Hideki Matsuyama watches his drive from the sixth tee box during practice for the PGA golf Championship at Quail Hollow Club in Charlotte, N.C., Monday, Aug. 7, 2017. (Jeff Siner/The Charlotte Observer via AP)
AP Photo
August 08, 2017

CHARLOTTE, N.C. (AP) Don't be alarmed by Branden Grace becoming the first player to shoot 62 in a major championship.

Or that two players, Justin Thomas and Adam Hadwin, shot 59 at the start of the year. There no longer is as much magic in a 59, not with Jim Furyk setting a new standard with a 58 only six months earlier.

The instinct is to fret about golf and the direction it's going, and to question whether it's the same challenge now as it was for Jack Nicklaus before them, for Ben Hogan before him.

If that's the case, then go all the way back to Tom Kidd.

Long before Grace shot 62 in perfect scoring conditions at Royal Birkdale, the 18-hole record in majors first belonged to Kidd, who posted an 88 in the second round at St. Andrews for a one-shot victory over Jamie Anderson in the 1873 British Open.

It's worth nothing, of course, that was the first time a golf championship was held on an 18-hole course. Kidd's record lasted all of six months. The British Open was held in April the following year, and Mungo Park shaved 13 shots off the record in the first round at Musselburgh.

Scores have been getting lower ever since.

It's a game with which previous generations of players and fans might not be familiar.

Consider the last few years.

Brooks Koepka won the U.S. Open this year at 16-under 272, making him only the third player to finish double digits under par. Jason Day won the PGA Championship in 2015 at Whistling Straits by becoming the first major champion to finish at 20 under. That record was matched a year later when Henrik Stenson set the 72-hole record for majors at 20-under 264 at Royal Troon.

''The game is changing,'' Rory McIlroy said. ''But I don't think it's changing for the worse.''

McIlroy considered the players who came before him, including Nicklaus and Tiger Woods, regarded as the best two the sport has ever seen.

''I appreciate and I know what people before us have achieved,'' he said. ''But I feel every generation in every sport gets a little better, just because there's a few more years of knowledge. Equipment seems to get better. Science. Knowledge. Analytics. It's all a part of it now and these things can only help. Yes, the scores are coming down in golf.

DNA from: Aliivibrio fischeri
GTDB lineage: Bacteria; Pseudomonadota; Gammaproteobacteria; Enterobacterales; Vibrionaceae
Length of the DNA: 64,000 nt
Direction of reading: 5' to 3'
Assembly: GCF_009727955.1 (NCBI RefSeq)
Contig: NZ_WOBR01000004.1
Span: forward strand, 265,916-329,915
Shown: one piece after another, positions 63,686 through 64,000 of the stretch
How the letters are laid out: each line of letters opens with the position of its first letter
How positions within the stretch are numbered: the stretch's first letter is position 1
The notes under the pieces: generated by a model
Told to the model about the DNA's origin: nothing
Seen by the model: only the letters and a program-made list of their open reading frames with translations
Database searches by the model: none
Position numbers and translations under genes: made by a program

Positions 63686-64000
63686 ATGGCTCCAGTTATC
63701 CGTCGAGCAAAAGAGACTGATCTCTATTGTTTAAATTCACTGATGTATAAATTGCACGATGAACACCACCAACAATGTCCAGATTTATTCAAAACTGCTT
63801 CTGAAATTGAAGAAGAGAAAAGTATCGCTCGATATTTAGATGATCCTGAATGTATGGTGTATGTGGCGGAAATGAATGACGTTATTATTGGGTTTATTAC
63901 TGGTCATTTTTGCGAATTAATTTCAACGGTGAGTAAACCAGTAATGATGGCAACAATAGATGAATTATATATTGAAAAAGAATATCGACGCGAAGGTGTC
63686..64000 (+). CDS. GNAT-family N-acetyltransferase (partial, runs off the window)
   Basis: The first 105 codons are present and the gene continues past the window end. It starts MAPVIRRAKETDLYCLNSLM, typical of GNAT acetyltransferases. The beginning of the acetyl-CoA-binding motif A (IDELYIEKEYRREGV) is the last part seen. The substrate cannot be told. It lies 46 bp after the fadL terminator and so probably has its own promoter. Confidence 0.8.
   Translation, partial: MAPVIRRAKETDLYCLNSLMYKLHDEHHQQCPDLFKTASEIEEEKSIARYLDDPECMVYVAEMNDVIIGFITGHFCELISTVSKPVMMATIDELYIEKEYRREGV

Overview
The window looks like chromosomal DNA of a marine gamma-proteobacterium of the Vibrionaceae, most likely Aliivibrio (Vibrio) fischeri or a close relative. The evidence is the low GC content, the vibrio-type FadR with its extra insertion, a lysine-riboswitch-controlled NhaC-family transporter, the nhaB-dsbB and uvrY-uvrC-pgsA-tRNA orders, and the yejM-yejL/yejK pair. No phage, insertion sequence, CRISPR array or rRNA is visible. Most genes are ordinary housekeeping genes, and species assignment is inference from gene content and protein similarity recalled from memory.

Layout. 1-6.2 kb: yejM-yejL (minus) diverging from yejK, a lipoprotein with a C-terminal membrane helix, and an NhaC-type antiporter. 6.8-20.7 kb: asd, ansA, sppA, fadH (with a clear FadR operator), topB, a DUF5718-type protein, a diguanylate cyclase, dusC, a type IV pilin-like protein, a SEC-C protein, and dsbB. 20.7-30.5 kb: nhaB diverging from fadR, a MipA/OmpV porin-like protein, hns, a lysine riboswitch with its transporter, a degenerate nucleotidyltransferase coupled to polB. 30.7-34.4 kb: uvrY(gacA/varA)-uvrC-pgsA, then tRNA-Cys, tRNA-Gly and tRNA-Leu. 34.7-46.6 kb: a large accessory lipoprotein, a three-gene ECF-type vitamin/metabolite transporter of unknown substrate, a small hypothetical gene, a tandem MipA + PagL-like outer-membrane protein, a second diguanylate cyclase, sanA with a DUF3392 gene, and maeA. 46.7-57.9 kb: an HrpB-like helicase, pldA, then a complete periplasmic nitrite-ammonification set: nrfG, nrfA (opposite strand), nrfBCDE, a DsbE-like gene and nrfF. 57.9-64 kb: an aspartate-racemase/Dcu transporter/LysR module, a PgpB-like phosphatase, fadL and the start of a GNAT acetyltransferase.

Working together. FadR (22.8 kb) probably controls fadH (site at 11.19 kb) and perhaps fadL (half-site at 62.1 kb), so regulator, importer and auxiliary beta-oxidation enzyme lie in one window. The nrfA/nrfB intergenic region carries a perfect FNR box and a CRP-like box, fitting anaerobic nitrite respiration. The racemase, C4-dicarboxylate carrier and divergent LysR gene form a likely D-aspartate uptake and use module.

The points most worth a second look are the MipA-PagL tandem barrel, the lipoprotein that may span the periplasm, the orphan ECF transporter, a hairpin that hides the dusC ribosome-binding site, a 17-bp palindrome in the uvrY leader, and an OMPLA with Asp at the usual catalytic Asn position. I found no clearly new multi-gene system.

''Everyone says our generation was better than the last,'' he said. ''But I think we have more at our disposal.''

They have better everything.

Players now have access to statistical data that tells them not just how many greens they hit, but how close from each distance. Dustin Johnson had Trackman on the range at Firestone to work on distance control of his wedges. His target was 115 yards. The numbers after each shot flashed on a tablet next to him. The first one went 115.7 yards, then 115.5, and then 115.3.

Technology improves every year, from golf equipment to teaching aids to lawn mowers.

Just like golf has moved on from wound golf balls and wooden clubs, football players have better gear, swimmers and skaters have better suits that are aerodynamically designed, and sprinters have better shoes and better surfaces.

''It is what we should expect,'' Matt Kuchar said. ''Guys in any sport, any activity, have figured out how to get better with all the extra work and study and whatever else. We see it everywhere, whether it's the track or the pool, the golf course, hoops. We continue to see better numbers posted.''

Traffic was held up along the ninth green at Quail Hollow Club on Monday evening as a small convoy of tractors and carts headed out to the course to put some late-night finishing touches on the course hosting this year's PGA Championship. Two reel mowers were used on the fourth green, which didn't look like it needed mowing. The grass clippings were the size of gnats.

On surfaces this pure, and players who practice this much, it's a wonder they miss. That led McIlroy to another observation.

''If we weren't better than the previous generation, we'd say, `What's going on here?''' McIlroy said. ''We have Trackman and biomechanics, and we know everything about everything - nutrition on the golf course, things that guys didn't have back in the day. So if we're not better, then we're doing a pretty bad job.''

The shock wasn't that Grace was the first to shoot 62 in a major, rather that it took 44 years since Johnny Miller first shot 63.

The real surprise would have been David Hunter, an obscure name in golf trivia. At a time when 72 was the best anyone had ever shot in the British Open or U.S. Open, Hunter shot a 68 at Englewood Golf Club in the 1909 U.S. Open.

That record stood for 16 years. Hunter, it should be noted, followed with rounds of 84-84-77.

The question now is how long it takes for someone to shoot 61.

''Probably not as long,'' Dustin Johnson said. He smiled before adding, ''It could be this week.''

It requires some adjustment, by the players who are posting scores and by the fans who are watching. McIlroy thinks the fans might have a harder time with it.

''It's such a nostalgic game,'' McIlroy said. ''People remember when they watched Jack win a U.S. Open or Tom Watson chip in at Pebble Beach. Whatever generation it is, that's what they're going to remember, and that's their fondest memory, so that's the way they'll want it to be.

''In 20 years' time,'' he said, ''the next generation will be saying the same thing about us.''

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